The other day, I wrote a post called Entryways and Doorways Should be Clutter Free. In response, Barbara Ann O’Leary wrote a comment about not being sure which of her doors constituted the “front” door.
She wrote: “I live in a ranch house. The formal front door opens to the front yard which is a wooded lot which rises upward. In other words our home is built part way down a slope that reaches down to a lake behind our house. I think of myself as living in a grove of trees by a lake. It is very beautiful here... but in some ways we have never fully moved into this place.
We never use the front door. And we frequently have things piled up in the foyer area.”
The front door to your home is the “formal” front door, the door that faces the front of the home and that the architect designed to be the front door. In Feng Shui, the front door is the “mouth of chi.” It is often centered in the middle of the home and is the main entryway of chi or energy.
If you are like Barbara, you probably enter your home by whatever means is most convenient—often through the garage. If this is the case, you may—like Barbara—ignore the esthetics of the front door and entry and allow stuff to accumulate.
Barbara told me she feels stagnation and I’m not surprised. If you aren’t using your front door, I recommend you do an experiment. Clean up any clutter inside and outside your front door and use the door, at least once a day. Ensure that the energy that enters your home can meander throughout without large obstructions.
If your door doesn’t work properly fix it. If the paint is chipping, paint it. If the door has glass in it, make sure it’s clean. Finally, if you don’t like your front door, consider changing it.
Use your front door for a week or so and note any differences you feel about the energy of the house or how you feel in general.
Barbara also wrote that her home is built part way down a slope. It sounds like there are trees in the front to help prevent too much energy from entering her home, but if there are no barriers, a home on a slope could be subject to too much energy rushing in. (Let me know, Barbara.)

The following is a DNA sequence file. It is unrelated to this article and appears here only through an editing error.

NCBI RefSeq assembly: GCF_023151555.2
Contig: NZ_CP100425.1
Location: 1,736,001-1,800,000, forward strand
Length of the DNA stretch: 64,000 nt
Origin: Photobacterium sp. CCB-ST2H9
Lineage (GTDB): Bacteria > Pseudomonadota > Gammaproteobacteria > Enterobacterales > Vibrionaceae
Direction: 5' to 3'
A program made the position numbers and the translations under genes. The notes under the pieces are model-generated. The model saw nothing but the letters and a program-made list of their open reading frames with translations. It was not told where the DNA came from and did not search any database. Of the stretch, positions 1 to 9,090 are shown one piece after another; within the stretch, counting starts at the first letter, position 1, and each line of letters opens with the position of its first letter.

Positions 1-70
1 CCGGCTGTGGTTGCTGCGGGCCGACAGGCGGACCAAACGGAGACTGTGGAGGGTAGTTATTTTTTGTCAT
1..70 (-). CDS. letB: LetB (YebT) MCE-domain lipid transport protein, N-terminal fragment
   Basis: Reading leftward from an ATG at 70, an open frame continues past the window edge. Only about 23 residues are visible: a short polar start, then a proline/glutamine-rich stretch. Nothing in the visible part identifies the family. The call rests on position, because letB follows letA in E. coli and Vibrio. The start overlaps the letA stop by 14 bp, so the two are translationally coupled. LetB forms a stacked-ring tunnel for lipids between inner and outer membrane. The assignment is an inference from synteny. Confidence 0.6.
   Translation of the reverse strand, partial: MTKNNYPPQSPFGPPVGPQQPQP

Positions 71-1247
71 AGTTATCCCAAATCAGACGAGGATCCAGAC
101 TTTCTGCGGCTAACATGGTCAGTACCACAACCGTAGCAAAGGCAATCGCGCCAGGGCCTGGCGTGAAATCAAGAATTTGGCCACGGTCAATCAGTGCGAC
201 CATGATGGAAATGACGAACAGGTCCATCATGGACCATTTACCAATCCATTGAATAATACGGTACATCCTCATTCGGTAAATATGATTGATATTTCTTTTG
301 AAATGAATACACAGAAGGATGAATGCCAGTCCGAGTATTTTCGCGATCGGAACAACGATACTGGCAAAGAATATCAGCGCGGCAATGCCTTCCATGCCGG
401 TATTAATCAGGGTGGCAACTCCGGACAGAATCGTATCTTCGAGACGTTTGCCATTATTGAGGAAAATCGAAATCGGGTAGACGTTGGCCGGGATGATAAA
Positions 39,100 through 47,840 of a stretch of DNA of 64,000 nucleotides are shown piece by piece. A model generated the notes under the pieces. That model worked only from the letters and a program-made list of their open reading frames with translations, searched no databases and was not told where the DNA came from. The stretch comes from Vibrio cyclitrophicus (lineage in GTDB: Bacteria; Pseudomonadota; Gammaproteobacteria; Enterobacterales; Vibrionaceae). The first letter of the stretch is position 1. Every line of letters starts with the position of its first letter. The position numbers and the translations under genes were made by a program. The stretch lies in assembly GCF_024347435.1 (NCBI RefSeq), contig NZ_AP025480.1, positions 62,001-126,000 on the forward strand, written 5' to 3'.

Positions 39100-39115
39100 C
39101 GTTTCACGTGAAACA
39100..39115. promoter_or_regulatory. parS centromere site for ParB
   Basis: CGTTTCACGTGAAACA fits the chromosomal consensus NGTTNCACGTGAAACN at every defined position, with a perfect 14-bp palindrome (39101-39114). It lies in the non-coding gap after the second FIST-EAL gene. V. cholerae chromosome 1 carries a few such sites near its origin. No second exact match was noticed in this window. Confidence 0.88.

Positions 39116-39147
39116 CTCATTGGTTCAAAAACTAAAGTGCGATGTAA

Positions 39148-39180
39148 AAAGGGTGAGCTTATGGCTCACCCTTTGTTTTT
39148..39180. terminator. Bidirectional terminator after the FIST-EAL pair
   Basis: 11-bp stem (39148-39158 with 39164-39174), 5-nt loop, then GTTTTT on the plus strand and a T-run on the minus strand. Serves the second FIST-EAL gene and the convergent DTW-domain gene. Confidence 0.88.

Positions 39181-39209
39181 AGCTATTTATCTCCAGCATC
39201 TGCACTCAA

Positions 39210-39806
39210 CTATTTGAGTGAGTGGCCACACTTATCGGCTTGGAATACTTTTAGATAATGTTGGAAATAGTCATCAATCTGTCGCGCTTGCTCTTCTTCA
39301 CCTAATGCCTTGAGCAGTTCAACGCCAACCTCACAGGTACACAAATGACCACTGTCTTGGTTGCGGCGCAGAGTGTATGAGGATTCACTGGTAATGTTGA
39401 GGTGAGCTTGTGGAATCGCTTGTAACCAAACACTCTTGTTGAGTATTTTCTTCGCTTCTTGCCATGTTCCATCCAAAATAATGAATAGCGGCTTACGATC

For example, if the home were close to a road and the energy from the traffic could enter the home, that would result in an overabundance of negative energy coming in. If that were the case, I would recommend putting up barriers, like trees or a fence.
Another way to slow down the energy entering the home is to have a meandering walkway from the driveway to the front door.
I worked on a home that had a poor layout in terms of its front door. Here are photographs and the story of how the space was reconfigured. In addition to the changes made inside the home, the straight walkway from the driveway was replaced with a beautiful, stone pathway that meandered from a gate by the driveway to the front door. These changes made a remarkable difference in how the home felt.
If you are unsure about the importance of energy or how to feel it, consider how you feel after spending time in the following environments:
· At the sea
· In a forest
· In a crowded mall
If you are like most people, the sea and forest will invigorate and the mall will exhaust. That’s the power of negative and positive energies!
In these times of economic hardship, it may seem frivolous to worry about your front door. I’m certainly not suggesting that you spend money you don’t have to make some grand entrance. However, working within your budget to make your front door, and the areas inside and out, feel special will absolutely be worth the time and money you put into it. As the “mouth of chi,” allow your door to bring in only high quality energy and watch your life change!